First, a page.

Yes. Autism is both a condition that occurs throughout development and a developmental impairment. Children with any impairment, including autism, are eligible for educational assistance programs and services. This may involve the creation of an Individualized Education Plan (IEP) or a Section 504 plan, both of which safeguard children from being subjected to prejudice and encourage them to participate fully in their education.

Symptoms of Autism

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Despite the wide range in intensity of symptoms, those affected will usually have difficulties in their ability to interact socially and communicate. Some autistic children may not speak at all and continue to be silent throughout their lives, while others struggle very somewhat in social situations. Children who have autism often have narrowed interests and engage in repetitive behaviours.

It may be difficult for parents to build emotional ties and parental attachments with their children if they observe that their newborn avoids eye contact or doesn’t react to their interactions. Children who have autism may have atypical reactions to sensory input and may have a heightened sensitivity to certain noises, textures, tastes, and scents. They may have problems with their motor coordination and their muscular tone.

Children with autism often display many repetitive behaviours at an early age. These behaviours might include making noises, swaying their bodies, flapping their hands, and more. They could repeat the process of arranging or stacking things again and over. Some children injure themselves by repeatedly engaging in harmful behaviours such as biting their hands or bashing their heads against hard surfaces. In addition, they develop an early inclination for the consistent routines of daily life.

Causes of Autism

Nobody has a complete understanding of what causes autism. Since the turn of the century, there has been a significant uptick in the number of children identified as having the disease. However, specialists are uncertain whether this indicates an improvement in diagnostic knowledge or a genuine rise in prevalence.

The fact that persons with a sibling with autism have a higher risk of developing the condition themselves is evidence that genetics play a role in the development of autism. Autism is also more likely to occur in those with a parent of a more advanced age. According to the National Institute of Mental Health, another risk factor has low birth weight. Additionally, persons with certain genetic diseases, such as Fragile X syndrome or tuberous sclerosis, are more likely to have autism spectrum disorder.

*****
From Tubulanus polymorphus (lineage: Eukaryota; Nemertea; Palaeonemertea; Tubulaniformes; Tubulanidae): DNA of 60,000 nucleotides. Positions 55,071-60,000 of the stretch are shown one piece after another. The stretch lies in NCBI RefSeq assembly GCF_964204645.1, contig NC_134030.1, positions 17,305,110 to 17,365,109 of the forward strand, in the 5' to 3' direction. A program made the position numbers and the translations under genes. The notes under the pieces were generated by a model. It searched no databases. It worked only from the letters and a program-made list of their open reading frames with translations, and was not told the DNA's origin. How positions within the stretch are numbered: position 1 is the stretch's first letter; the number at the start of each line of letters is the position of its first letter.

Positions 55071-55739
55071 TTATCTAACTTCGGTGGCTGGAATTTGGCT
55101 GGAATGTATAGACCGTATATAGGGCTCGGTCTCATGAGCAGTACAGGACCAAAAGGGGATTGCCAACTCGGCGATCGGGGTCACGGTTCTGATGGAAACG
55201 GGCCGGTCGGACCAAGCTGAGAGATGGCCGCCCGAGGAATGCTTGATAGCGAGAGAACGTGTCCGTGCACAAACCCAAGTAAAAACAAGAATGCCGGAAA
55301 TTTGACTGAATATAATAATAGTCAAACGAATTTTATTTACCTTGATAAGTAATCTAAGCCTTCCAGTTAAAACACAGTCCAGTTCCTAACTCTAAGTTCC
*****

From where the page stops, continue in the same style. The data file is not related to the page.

Treatments for Autism

A wide variety of successful treatments and management strategies are available for autism. Children with autism may benefit significantly from an early intervention that includes highly organized behavioural, cognitive, and communicative therapy. This may sometimes considerably impact the child’s ability to acquire new skills. It is possible for intellectual functioning to be improved by the participation of autistic children in educational programs offered in a school setting.

Applied behaviour analysis (ABA)-based programs are now considered the gold standard of care for children and adults with autism. In most programs, parents are strongly encouraged to take an active role in the care provided for their children.

Although no medicine may reverse the deficits characteristic of autism, psychoactive medications such as antidepressants, antipsychotics, and anticonvulsants are frequently taken to assist with managing specific symptoms. Anticonvulsant medicine can potentially lessen the severity and frequency of a person’s seizures, but it cannot completely eradicate them.

Autism and Related Conditions

It seems that autism is associated with a wide variety of other physical and mental health issues. Individuals who have autism may also have other conditions, such as ADHD, anxiety, depression, epilepsy, difficulties sleeping, gastrointestinal problems, or Fragile X syndrome.

It is difficult to determine why both situations are present simultaneously and how one leads to the other (or vice versa). Nevertheless, choosing them is essential since it enables individuals with autism to treat their uncomfortable symptoms and enhance their day-to-day lives.


Parenting a Child with Autism